Red Zone

Ask Terez, Part 2: Jamaal Charles’ upcoming workload, Spencer Ware’s struggles, Nick Foles, and more

Kansas City Chiefs running back Spencer Ware fumbled at the pylon during a game against the Jets last month.
Kansas City Chiefs running back Spencer Ware fumbled at the pylon during a game against the Jets last month.

In Part 2 of The People’s Mailbag, I’ll continue to tackle your Chiefs questions as the bye week comes to a close.

Topics include the running-back workload over the next few weeks, Andy Reid’s playcalling duties (and whether they miss Doug Pederson), Nick Foles and whether he can take Alex Smith’s job (hint: barring a disaster of a season, no) and the recent resurrection of former Chief Marcus Cooper, who’d sure look good in red and gold right now. All that and much more — plus my Mount Rushmore of throwback jerseys — inside.

OK, so if you missed Part 1 of the mailbag, click here. Without further ado, let’s get going.

I think Charles was ready to go last week against the Steelers, despite a minimal workload. The Chiefs have been extra careful with him, but with the offense desperately needing a spark — and Charles now having a game under his belt, plus a bye week of rest — I wouldn’t be surprised if he started against the Raiders and got a healthy amount of touches. But the truth is, none of us knows how it will play out, especially with the next guy we’re about to talk about still on the roster …

Gotta love when “The Blogfather” chimes in. This is in reference to Spencer Ware, and my story on his recent fumbling “issue.” The thing is, Ware isn’t a known fumbler, and at least one of his fumbles — the one against the Jets, where he dived for the pylon — probably shouldn’t count. I’d be really surprised if the Chiefs stop using him — he’s averaging a stellar 5.3 yards per carry in 54 attempts — but the truth is, Charles is a more dynamic player who should get the bulk of the touches at some point … the problem is figuring out when. My fantasy advice would be to wait until Jamaal breaks out before you play him, barring a mid-week announcement from Andy Reid or something. Ware is a versatile bulldozer who probably deserves a role even with Charles at 100 percent, so let’s just see how it all plays out.

I feel like a lot of Cooper’s success has been related to reps and opportunity, as he’s got five passes defended and three interceptions in five games (three starts) with the Cardinals. The fact the guy is a contract year doesn’t hurt either, as he’s playing with an aggressiveness and edge we didn’t see much in Kansas City. Still, it’s easy to forget that Coop does have talent — he was named the Chiefs rookie of the year in 2013 — so we shouldn’t necessarily be shocked he’s thriving in a new environment. Cooper is a good seed — he always spoke after rough games — and a willing learner who continued to pick cornerbacks coach Al Harris’ brain over the past several years, even as his playing time dwindled, in hopes of being ready for the next opportunity. He also had a nice 2016 camp, in my opinion, but got pushed out by the improvement of 2015 third-rounder Steven Nelson and the emergence of rookie sixth-rounder D.J. White.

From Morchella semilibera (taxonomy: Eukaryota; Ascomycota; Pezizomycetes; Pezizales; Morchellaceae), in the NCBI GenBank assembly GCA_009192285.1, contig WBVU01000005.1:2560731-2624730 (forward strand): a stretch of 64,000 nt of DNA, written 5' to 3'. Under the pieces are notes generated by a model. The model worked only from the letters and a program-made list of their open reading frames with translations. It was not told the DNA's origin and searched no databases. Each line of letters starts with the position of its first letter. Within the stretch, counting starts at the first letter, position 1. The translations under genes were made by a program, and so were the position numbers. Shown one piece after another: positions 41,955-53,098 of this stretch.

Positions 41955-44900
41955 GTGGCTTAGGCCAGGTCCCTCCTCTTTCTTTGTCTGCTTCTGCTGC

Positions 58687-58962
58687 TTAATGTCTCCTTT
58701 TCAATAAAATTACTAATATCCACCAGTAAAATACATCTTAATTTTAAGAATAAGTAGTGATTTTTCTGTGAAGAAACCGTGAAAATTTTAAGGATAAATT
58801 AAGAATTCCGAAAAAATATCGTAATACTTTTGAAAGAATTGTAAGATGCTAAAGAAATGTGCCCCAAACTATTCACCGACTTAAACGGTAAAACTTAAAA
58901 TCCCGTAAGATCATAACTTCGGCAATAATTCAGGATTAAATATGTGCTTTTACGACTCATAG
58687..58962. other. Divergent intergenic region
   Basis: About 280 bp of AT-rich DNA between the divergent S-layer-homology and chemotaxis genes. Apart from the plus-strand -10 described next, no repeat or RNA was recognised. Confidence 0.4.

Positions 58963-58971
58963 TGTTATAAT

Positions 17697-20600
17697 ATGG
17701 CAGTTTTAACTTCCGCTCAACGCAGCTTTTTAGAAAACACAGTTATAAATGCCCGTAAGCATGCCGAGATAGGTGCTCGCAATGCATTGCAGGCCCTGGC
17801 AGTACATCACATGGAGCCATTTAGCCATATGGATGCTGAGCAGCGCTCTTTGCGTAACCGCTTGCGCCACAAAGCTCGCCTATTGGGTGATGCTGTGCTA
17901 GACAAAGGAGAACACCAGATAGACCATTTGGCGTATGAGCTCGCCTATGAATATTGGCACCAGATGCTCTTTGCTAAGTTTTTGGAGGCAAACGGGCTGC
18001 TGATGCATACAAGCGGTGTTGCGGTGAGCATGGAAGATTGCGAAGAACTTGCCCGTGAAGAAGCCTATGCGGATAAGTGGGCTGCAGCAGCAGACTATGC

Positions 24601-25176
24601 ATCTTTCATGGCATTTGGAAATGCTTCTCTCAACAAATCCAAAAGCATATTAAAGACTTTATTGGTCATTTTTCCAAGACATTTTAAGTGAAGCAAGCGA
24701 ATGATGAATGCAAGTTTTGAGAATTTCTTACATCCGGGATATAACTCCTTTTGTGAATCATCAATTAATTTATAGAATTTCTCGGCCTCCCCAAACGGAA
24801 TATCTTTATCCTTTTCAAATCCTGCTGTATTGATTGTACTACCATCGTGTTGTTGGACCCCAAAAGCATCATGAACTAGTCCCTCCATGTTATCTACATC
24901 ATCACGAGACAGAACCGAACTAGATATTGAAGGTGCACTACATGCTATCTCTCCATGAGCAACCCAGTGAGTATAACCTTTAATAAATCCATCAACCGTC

Playing devil’s advocate, you can argue they should have kept Cooper instead of trading a future seventh-rounder for Kenneth Acker, who hasn’t made much of an impact yet. But here’s the thing; while Acker is under contract on the cheap next year ($690K base salary), Cooper is set to be a free agent at the end of this season and would have almost certainly fled for greener pastures had he played this well with the Chiefs. As a general manager, if you feel Acker has the tools to be a similar player, why not trade for him and take care of Cooper by dealing him away? The Chiefs sent Cooper to a place he could thrive, and I’d be surprised if Coop was unhappy about that.

Carson Wentz has gotten off to a terrific start, and good for him. But he’s played four games. Let’s hold off on making either/or statements like that — Smith’s track record is far superior to Wentz’s, and you’re forgetting that he will eventually struggle some, as all rookies do, once NFL defensive coordinators get more and more tape on him.

As far as Pederson, I’d be willing to entertain the idea that his absence is missed some. But his replacements, Brad Childress and Matt Nagy, have been in Kansas City since Reid’s arrival in 2013. They’ve been in the install meetings. They’ve heard the playcalls. They know what has worked over the past three-plus years. It is too early to give up on this arrangement, or this team. But I understand the frustration.